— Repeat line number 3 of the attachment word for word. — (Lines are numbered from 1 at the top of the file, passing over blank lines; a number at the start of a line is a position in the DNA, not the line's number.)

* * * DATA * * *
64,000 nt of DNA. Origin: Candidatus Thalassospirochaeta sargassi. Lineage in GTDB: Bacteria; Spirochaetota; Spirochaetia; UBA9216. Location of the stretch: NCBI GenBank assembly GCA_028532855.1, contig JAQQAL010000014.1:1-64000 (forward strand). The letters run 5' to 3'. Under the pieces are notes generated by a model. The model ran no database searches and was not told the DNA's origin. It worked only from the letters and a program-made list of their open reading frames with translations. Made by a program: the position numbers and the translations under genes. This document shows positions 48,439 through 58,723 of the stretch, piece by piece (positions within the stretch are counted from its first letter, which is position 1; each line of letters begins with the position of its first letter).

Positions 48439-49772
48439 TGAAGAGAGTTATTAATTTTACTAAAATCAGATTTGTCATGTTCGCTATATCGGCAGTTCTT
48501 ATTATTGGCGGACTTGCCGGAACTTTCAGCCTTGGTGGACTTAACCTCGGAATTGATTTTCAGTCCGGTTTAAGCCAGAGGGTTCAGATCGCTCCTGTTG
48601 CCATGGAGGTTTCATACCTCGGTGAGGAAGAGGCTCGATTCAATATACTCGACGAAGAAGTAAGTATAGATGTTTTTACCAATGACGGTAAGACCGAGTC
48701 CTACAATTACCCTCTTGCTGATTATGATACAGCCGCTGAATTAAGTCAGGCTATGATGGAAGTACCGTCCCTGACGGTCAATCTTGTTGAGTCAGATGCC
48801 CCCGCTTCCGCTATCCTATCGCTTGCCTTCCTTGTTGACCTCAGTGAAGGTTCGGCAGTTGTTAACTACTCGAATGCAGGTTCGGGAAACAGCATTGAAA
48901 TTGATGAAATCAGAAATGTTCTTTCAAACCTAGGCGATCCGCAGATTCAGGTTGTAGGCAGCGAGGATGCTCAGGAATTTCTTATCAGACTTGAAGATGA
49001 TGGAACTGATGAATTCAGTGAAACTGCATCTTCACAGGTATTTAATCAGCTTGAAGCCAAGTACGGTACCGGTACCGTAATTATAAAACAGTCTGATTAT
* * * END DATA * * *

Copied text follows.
48439 TGAAGAGAGTTATTAATTTTACTAAAATCAGATTTGTCATGTTCGCTATATCGGCAGTTCTT